Husband tried one at a friend’s house while recovering from a torn side muscle. He said that the bag’s size and shape did the job much better than his electric heating pad (which we sadly left at home.)
I decided to make him one but improve the design a little bit by making chambers so the heated contents wouldn’t slip away from the part of his body that needed the heat. By using a kitchen towel for my project he can also use it as a homemade moist heating pad if he likes.
It was the perfect project to try out this sweet little addition to my sewing room – a free to me serger! My mother didn’t want it anymore and just gave it to me. (Then I threaded it and understood why.) Still, I'm not one to look a free serger in the mouth so thanks mom!
You will need:
Cloth: a kitchen towel, cloth placemat (which is what the one our hostess had was made out of), flannel (oh so cozy), or other sturdy fabric. Thread
Filler: buckwheat hulls, flax seed, cherry pits, wheat hulls, or rice (not quick cook rice) all work well.
Sewing machine or serger
Funnel (makes life easier when filling the bag)
Optional: dried herbs – lavender, rosemary, clove, mint, etc. for aromatherapy goodness
I used rice as my filler and dried mint from my garden because both are pantry items and time was of the essence, Husband was in pain.
1. Fold the cloth/towel/placemat in half. Pin three sides of the cloth/towel/placemat together.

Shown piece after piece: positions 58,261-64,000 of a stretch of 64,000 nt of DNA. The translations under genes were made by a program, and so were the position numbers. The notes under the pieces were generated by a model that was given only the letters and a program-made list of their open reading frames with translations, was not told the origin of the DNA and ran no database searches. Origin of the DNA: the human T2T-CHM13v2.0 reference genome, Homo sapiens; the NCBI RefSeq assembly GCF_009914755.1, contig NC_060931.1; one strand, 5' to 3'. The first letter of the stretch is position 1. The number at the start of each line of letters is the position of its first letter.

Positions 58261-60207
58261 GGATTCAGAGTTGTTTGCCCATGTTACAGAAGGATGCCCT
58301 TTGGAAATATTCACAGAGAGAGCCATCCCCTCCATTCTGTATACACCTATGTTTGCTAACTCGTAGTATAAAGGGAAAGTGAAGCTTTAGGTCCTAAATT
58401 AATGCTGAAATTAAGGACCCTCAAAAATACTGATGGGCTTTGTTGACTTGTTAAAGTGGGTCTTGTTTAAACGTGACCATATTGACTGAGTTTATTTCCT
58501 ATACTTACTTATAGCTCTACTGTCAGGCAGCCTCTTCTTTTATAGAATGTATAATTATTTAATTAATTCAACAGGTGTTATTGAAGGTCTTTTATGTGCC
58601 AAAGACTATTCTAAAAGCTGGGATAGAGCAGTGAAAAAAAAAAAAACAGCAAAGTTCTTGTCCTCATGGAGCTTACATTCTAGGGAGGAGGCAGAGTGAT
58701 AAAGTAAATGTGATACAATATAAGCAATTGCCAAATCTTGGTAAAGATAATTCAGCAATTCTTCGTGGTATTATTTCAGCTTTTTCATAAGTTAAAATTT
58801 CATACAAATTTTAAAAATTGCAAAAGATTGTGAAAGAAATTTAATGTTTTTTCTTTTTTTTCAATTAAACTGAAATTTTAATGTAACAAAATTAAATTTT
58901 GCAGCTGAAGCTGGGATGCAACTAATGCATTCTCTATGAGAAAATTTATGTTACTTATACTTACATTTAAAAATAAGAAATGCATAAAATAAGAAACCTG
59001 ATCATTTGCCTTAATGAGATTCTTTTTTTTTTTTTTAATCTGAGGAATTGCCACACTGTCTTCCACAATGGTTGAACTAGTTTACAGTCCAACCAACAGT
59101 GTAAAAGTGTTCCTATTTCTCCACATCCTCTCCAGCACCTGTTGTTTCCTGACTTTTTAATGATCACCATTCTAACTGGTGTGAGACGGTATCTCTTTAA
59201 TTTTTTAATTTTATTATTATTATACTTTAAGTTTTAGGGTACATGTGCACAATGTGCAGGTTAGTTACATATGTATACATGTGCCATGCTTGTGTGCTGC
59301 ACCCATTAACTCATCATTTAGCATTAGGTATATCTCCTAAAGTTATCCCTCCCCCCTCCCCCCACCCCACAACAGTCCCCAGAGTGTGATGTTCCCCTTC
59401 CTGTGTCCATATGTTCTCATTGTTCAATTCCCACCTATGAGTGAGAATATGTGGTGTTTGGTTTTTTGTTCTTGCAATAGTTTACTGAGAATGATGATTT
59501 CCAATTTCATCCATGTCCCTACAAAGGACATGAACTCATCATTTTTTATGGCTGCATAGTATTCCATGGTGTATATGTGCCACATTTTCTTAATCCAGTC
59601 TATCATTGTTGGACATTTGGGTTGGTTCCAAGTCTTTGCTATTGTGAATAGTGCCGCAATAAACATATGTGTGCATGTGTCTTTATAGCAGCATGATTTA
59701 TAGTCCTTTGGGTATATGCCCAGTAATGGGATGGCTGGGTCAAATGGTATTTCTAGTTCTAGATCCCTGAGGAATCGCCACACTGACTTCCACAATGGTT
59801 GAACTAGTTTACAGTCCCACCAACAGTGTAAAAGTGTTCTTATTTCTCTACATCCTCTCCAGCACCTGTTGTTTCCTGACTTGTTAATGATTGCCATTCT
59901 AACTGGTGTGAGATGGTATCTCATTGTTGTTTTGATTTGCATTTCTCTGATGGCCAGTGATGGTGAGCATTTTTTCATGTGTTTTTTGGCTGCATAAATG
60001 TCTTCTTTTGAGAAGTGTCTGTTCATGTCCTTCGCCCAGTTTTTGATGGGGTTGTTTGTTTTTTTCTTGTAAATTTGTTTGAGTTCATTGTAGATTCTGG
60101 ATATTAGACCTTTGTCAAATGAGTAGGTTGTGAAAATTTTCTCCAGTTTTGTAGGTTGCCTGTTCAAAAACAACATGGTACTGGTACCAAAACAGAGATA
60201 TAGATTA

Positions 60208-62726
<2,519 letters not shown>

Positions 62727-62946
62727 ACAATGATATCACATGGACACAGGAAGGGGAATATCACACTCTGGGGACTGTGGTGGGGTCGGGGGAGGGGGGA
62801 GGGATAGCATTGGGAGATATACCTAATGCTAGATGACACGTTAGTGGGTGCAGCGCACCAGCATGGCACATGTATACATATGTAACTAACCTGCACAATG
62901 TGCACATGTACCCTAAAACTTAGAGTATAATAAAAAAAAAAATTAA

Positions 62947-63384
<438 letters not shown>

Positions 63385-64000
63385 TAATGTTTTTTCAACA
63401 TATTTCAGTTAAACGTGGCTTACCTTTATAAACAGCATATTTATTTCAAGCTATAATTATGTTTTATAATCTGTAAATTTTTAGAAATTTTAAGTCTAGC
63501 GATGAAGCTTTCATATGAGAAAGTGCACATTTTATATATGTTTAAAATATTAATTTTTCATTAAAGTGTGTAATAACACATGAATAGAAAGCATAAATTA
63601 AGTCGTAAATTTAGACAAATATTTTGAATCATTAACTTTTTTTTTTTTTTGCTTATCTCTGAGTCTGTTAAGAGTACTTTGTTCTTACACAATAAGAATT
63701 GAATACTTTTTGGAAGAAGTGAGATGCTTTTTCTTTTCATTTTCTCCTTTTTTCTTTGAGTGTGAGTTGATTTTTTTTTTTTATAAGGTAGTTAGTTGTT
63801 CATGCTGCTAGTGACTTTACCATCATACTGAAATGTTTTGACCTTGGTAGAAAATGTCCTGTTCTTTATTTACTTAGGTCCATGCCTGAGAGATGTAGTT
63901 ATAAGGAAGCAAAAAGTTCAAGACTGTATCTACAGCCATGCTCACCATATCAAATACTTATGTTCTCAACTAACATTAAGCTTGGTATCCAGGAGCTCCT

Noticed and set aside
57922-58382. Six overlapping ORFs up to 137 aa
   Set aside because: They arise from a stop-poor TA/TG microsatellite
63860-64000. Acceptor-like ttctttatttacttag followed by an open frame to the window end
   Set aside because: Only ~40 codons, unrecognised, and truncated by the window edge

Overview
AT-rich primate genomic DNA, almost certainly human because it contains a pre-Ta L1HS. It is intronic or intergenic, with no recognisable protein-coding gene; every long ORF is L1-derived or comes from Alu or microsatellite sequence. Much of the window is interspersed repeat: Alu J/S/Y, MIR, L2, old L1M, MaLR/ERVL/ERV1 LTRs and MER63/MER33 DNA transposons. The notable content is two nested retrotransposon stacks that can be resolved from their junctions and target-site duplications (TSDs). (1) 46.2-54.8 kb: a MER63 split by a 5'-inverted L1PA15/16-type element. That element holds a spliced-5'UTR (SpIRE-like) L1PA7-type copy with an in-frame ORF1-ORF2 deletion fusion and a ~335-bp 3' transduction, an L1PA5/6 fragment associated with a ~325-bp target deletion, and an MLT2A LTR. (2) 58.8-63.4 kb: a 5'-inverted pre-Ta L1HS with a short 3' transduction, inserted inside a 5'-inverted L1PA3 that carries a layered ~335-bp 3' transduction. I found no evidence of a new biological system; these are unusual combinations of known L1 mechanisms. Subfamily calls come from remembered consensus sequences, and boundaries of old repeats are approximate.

2. Sew/serge three sides of the cloth/towel/placemat together. I used the serger.
I bought the kitchen towels on super duper clearance. Woo-hoo!.
3. Take out the pins and turn the bag right side out.
4. Use the funnel to pour your filler into ¼ the bag, toss in some dried herbs if you like, and pin the cloth bag closed.
5. Sew the bag closed to make a chamber. I jumped over to the sewing machine to do this because I couldn’t figure out to do it on serger without teaching Blitzkrieg all sorts of new and interesting words.
Remember to remove the pins as you sew, you're less likely to break the needle by sewing over pins that way.
6. Use the funnel to pour your filler into the next ¼ section of the bag, toss in some dried herbs if you like, pin the cloth bag closed, and sew as you did in Step 4 and Step 5.
7. Before sewing the last chamber at the end of the towel, tuck the ends of the towel inside the bag, pin closed. Finish by sewing the seam shut.
Remember to remove the pins as you sew, trust me on this one.
8. Heat your homemade heating pad in the microwave oven for one minute. Take it out of the microwave, put it on those achy muscles, and say ahhhh!
Homemade herbal heating pads make excellent gifts too!
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